Speaking of matchmaking; with the game being in Closed Beta the playerbase isn’t the largest, with queue times taking anywhere between a few seconds to a few minutes. Currently you’ll be seeing a lot of familiar names as you will be matched with players you’ve played with or against before quite often. The biggest issue with the game at the moment in terms of bugs is that sometimes you’ll get the occasional disconnect from servers. With their reconnect feature not working properly all the time it means that you’re kicked out of a game. You can queue up again right away, but when playing with friends it can be a bit annoying. Luckily it doesn’t happen often enough to really hinder the playing experience.
Atlas Reactor currently has a great monetization plan that gives players all the cosmetics they could ever desire and in no way makes the game pay-to-win. This sets the game up in a way that makes it look like it will be a free to play game, but as of the time of writing this article it has not been confirmed whether it will cost money or be free. At the moment, though, there may be some work needed on its currency exchange rate as some “Freelancers,” which is their term for characters, cost 10.00 USD. With Credits, their in-game currency, players can buy characters, skins, taunts, GG Boosts (EXP boosts), and even levels upon hitting level 10. These, except levels and GG boosts, can also be earned through loot boxes that are dropped after reaching level 10 and higher. These boxes don’t currently require a key and are completely free to open and craft. Buying levels doesn’t give players unfair advantages, as leveling past level 10 only allows for more loot boxes and makes the number next to your name bigger. Similar to Heroes of the Storm, players can earn re-colors of a freelancer’s normal skin by leveling that character through playing matches, along with earning a taunt for reaching level 6 on said character.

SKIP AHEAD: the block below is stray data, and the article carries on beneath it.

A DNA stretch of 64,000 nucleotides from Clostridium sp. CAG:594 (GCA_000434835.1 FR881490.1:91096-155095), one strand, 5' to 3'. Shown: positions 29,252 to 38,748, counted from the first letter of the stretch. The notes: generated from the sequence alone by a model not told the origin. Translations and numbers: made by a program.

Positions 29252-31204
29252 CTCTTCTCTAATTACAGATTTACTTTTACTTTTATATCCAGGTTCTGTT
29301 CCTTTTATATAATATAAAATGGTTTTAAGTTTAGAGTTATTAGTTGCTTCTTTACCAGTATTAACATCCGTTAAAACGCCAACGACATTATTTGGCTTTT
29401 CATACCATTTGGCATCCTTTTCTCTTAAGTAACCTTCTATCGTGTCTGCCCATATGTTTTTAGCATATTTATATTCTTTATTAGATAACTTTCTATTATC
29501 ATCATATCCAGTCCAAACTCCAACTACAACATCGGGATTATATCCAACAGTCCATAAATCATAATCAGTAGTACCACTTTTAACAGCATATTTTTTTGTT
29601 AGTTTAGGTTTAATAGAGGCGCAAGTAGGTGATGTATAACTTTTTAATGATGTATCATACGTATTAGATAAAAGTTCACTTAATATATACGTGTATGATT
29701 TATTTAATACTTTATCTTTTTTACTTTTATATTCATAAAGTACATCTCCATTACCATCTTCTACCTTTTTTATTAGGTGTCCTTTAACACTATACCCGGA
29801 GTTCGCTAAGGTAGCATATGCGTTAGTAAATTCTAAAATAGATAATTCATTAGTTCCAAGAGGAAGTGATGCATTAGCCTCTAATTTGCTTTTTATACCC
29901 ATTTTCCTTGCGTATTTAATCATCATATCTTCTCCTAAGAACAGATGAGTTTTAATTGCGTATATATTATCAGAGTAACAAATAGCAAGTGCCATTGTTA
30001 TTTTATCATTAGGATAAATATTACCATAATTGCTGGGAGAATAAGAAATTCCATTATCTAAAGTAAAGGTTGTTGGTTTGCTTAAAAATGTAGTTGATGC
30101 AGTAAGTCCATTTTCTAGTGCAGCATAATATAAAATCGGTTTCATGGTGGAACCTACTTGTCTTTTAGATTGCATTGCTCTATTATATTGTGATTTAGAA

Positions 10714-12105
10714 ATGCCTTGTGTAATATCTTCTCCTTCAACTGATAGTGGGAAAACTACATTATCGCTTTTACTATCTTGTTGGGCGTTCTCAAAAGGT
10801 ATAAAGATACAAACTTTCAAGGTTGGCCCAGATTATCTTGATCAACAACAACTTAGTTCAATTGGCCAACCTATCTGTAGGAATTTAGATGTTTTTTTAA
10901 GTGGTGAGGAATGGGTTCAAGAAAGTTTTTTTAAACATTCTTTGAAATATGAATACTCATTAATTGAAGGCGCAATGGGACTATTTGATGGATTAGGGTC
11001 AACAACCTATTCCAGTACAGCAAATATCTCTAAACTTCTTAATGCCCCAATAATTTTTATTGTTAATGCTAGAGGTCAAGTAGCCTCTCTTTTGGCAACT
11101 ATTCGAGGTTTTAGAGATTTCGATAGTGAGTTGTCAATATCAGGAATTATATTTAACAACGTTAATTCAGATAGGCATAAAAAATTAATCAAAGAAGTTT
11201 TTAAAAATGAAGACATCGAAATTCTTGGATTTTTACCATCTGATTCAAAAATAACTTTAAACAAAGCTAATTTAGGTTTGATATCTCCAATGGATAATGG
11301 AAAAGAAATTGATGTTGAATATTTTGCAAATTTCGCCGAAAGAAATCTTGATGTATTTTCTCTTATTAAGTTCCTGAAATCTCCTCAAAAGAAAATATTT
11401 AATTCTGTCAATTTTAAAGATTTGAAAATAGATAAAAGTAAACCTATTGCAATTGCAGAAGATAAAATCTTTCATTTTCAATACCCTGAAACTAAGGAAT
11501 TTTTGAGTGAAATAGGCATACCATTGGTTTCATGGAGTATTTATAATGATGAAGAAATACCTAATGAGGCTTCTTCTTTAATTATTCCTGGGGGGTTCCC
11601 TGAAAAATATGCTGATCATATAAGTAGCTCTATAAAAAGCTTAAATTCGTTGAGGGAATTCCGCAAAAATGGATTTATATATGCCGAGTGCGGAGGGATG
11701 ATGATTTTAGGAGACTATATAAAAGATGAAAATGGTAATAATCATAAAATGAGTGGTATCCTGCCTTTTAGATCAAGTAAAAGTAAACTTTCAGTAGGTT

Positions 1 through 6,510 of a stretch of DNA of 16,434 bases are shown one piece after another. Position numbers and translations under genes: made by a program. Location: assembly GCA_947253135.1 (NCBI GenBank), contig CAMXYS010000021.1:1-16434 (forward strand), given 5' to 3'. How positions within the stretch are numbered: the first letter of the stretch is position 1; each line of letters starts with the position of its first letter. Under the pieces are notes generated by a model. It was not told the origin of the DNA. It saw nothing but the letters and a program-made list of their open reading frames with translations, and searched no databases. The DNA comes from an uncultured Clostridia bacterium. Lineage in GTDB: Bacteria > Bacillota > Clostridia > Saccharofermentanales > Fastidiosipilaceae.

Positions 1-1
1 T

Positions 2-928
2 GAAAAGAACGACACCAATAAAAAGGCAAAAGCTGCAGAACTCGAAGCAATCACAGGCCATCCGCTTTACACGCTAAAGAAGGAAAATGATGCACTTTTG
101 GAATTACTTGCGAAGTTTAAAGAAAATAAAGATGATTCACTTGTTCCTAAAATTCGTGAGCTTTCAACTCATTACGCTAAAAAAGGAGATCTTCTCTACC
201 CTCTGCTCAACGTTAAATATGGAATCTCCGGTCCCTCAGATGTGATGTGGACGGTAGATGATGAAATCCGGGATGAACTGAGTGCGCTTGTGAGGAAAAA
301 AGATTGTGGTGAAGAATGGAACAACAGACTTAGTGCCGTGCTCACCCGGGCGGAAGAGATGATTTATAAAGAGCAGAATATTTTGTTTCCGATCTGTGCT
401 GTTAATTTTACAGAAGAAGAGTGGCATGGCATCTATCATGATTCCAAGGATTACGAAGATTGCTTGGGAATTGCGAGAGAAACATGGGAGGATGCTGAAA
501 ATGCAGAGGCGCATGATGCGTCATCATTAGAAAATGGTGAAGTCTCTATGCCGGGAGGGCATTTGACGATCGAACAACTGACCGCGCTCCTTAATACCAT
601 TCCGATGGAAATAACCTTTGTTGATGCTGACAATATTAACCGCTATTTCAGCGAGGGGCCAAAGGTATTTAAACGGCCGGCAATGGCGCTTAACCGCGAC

Atlas Reactor is setting itself up to be a great and interesting game through what has been shown in the Open Alpha and now Closed Beta. For anyone who enjoys turn-based tactical games, I highly recommend paying the $10 entry into the Beta and checking it out for themselves. I have spent many hours playing this game and I’ve enjoyed almost every second. If you’re not too sold on it just yet. be sure to keep an eye out as the community has been rallying around this game to create a competitive scene, going so far as scheduling individual tournaments.